MGS: I’m so glad you shot this on film. In contrast to digital, the texture of 35mm is so thick and moist, which seems especially appropriate for the jungle setting.

JG: What you’re talking about, whether you know it or not, there’s a term for it called temporal resolution. When you say “thicker,” I think it’s very interesting that you use that word because with the digital image you’ve got essentially a grid. The image is made of pixels. It’s a fixed grid. Frame 1, 2, 3, 4: the pixels are in the same position. With film, it’s made of grain. The position of each grain changes from frame to frame. So what you are essentially looking at is a new image every time a frame comes on the screen. Your brain obviously doesn’t process each image individually. It can’t. That’s called persistence of vision. But it adds up and, unconsciously, it makes a difference. So the analog aspect of film, when you say “thicker,” what you’re actually talking about is this idea of temporal resolution where each frame is a different image.

MGS: I wanted to ask about Charlie Hunnam. I know he replaced Benedict Cumberbatch, which is hard for me to wrap my brain around because their energies and their personas seem so different. Did that casting change cause you to make any adjustments in terms of how you decided to portray the character?

JG: It always has to because you can’t make a movie thinking that you have Jimmy Stewart when you want Marlon Brando. And you can’t make the same movie with Charlie Chaplin that you do with Robert Mitchum. It’s a different language. I didn’t know who Charlie Hunnam was, really. I mean, I knew who he was but I didn’t know his work except for Sons of Anarchy. When his name first came up, I said, “I would never cast him.” Because I thought he was some California biker guy with tattoos. And then the producers at Plan B said, “No, no, no, he’s from Newcastle.” So he came over for dinner and I quite liked him. And what I saw in him was a shocking parallel with Fawcett, which is that he was the same age, had the same – not inferiority complex, but a real sense of striving, that he had not done the quality work that he wanted to do, and he had not been able to communicate that to himself and others. And I saw that as directly related to Fawcett. Benedict would’ve focused on more – I don’t want to say “odd,” but the iconoclastic qualities of Fawcett. Charlie almost feels like a swashbuckling actor from the ‘30s, so you use that. You use the weapons you’ve got. You’ve got this handsome, swashbuckling figure, then you use that. If you have this interesting, odd, great movie face with this (does Benedict Cumberbatch impression) “deep baritone,” then you use that. I suspect that Fawcett, with Cumberbatch in it, would’ve been an odder, darker movie. I don’t know if better or worse, just different.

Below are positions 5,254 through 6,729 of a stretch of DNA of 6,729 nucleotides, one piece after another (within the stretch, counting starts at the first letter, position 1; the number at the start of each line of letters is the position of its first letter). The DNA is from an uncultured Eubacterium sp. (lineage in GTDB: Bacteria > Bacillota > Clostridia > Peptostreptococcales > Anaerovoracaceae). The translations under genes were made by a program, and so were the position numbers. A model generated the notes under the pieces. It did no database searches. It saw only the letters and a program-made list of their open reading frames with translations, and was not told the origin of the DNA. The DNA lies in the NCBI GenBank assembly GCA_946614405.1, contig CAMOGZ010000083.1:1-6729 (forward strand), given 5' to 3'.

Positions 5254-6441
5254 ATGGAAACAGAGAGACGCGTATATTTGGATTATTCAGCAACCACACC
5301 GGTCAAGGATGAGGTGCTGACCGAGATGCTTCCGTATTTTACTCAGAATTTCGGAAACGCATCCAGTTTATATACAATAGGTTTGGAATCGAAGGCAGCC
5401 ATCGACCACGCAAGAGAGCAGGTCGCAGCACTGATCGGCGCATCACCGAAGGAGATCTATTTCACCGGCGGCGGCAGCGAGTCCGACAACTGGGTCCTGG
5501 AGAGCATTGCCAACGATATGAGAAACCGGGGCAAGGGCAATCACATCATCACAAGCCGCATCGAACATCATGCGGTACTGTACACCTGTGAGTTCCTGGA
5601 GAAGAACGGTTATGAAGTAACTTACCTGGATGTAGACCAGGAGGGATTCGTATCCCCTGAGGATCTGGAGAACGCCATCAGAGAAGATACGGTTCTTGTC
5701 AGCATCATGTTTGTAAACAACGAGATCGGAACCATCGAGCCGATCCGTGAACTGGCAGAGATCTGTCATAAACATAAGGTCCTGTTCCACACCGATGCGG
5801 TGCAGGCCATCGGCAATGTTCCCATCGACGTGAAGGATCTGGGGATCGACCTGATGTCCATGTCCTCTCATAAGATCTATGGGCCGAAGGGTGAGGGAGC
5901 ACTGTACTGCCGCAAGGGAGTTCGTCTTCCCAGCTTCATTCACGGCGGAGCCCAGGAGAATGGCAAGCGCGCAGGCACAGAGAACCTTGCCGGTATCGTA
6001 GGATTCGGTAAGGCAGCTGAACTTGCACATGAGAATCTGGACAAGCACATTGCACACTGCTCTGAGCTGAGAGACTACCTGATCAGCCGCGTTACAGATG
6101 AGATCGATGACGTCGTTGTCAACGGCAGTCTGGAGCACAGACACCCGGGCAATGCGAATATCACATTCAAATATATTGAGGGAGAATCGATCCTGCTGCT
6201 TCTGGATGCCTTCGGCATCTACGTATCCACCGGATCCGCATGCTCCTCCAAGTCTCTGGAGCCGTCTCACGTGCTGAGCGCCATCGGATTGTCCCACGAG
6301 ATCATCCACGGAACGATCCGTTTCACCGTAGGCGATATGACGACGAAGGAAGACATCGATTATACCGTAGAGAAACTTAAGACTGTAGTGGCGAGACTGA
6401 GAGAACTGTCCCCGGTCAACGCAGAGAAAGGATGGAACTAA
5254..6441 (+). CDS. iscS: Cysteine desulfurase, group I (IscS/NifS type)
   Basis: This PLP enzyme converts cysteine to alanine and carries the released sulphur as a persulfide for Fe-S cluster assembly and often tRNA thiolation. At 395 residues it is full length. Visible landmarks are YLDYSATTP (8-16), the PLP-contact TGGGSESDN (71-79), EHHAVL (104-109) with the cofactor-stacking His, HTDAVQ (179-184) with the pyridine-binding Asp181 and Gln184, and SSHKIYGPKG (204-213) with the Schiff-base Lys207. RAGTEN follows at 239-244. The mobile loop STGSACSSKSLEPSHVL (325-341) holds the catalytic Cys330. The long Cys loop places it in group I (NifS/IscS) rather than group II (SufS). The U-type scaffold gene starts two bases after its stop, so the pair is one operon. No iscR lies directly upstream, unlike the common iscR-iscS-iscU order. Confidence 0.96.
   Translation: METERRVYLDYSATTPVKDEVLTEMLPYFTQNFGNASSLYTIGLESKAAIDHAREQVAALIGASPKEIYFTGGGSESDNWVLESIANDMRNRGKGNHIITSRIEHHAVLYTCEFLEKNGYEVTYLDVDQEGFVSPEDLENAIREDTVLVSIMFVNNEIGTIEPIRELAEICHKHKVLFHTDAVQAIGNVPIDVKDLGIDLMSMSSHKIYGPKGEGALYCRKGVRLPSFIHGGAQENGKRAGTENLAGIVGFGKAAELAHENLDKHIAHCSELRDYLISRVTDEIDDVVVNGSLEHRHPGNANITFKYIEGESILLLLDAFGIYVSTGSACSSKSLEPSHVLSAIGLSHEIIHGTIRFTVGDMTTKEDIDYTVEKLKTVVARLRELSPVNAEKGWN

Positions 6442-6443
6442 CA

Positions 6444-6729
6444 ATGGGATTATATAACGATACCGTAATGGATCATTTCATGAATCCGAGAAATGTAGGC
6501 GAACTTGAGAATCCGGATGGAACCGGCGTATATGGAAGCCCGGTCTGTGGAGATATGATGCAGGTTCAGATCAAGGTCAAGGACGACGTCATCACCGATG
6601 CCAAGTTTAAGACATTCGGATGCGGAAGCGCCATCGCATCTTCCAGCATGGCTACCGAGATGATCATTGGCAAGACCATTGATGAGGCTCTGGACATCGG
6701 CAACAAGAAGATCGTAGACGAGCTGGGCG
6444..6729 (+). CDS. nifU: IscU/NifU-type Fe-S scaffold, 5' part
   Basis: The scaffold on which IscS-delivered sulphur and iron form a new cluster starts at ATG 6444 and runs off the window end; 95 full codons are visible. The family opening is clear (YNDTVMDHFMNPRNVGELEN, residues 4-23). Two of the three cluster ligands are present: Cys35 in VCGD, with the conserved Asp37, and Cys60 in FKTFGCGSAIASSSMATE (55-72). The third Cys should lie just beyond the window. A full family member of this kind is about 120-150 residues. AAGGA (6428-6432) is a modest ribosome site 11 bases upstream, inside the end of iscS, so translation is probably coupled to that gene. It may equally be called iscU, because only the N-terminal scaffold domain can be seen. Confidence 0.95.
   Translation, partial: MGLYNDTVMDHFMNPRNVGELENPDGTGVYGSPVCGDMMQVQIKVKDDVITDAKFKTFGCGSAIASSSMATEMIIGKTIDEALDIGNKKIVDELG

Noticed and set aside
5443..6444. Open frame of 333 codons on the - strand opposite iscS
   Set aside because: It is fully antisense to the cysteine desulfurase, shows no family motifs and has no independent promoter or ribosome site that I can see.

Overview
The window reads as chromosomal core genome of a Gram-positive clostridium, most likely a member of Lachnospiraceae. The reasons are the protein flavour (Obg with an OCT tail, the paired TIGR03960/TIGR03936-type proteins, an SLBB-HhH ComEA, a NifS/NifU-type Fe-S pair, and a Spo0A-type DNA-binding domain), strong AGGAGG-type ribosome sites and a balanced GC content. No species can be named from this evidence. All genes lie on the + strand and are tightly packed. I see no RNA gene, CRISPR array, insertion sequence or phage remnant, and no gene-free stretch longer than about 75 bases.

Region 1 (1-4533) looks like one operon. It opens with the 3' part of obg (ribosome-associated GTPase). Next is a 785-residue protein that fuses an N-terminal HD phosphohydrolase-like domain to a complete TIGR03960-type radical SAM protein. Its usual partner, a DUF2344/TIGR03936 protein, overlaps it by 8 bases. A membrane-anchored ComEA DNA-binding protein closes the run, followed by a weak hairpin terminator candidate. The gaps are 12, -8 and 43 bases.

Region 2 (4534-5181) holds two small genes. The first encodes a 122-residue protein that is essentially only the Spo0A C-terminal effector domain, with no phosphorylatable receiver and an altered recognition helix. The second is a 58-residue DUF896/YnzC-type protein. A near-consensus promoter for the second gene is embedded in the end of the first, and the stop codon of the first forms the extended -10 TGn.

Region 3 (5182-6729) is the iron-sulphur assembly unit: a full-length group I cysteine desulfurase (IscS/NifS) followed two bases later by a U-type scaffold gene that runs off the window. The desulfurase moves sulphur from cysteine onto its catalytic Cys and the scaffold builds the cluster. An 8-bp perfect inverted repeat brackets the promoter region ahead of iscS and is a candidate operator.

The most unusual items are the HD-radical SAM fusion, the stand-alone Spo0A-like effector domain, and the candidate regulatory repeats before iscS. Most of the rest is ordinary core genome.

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Facets Kids App

I directed the official Kickstarter video for the new Facets Kids app, an invaluable new subscription service that will allow children to stream quality indie and foreign films. I had a lot of fun working with child actors for the first time and trying to create something whimsical in the style of Wes Anderson.

Facets is currently trying to raise $50,000 by November 22 for this very worthy cause and is offering a host of exciting perks for every donation level (including mentorships with filmmakers like Werner Herzog, Ken Burns, Steve James and Jill Godmilow). Please watch the video, check out the Kickstarter page and consider becoming a backer today:

Credits

Directed by Michael Glover Smith
Written by Josh Lebowitz
Cinematography and editing by Alex Halstead
Original score by Tony Green
Production design by Emily Railsback
Sound engineered by Grant Winship


A New German Cinema Primer

Inspired by the French New Wave, the New German Cinema was formed by a loose affiliation of filmmakers in the late 1960s as a reaction against the commercially-oriented and artistically moribund German cinema of the previous several generations. The movement picked up steam in the 1970s when its three most famous proponents (Wim Wenders, Rainer Werner Fassbinder and Werner Herzog) became fixtures on the international art house circuit. Although that trio remains the public face of the New German Cinema to this day, there are many other wonderful filmmakers associated with the movement who helped to reinvigorate world cinema and continued the artistic innovations begun by the nouvelle vague in the post-1968 era. Below are 10 essential films by 10 different directors that I consider lynchpins of the New German Cinema.

The Chronicle of Anna Magdalena Bach (Straub/Huillet, 1968)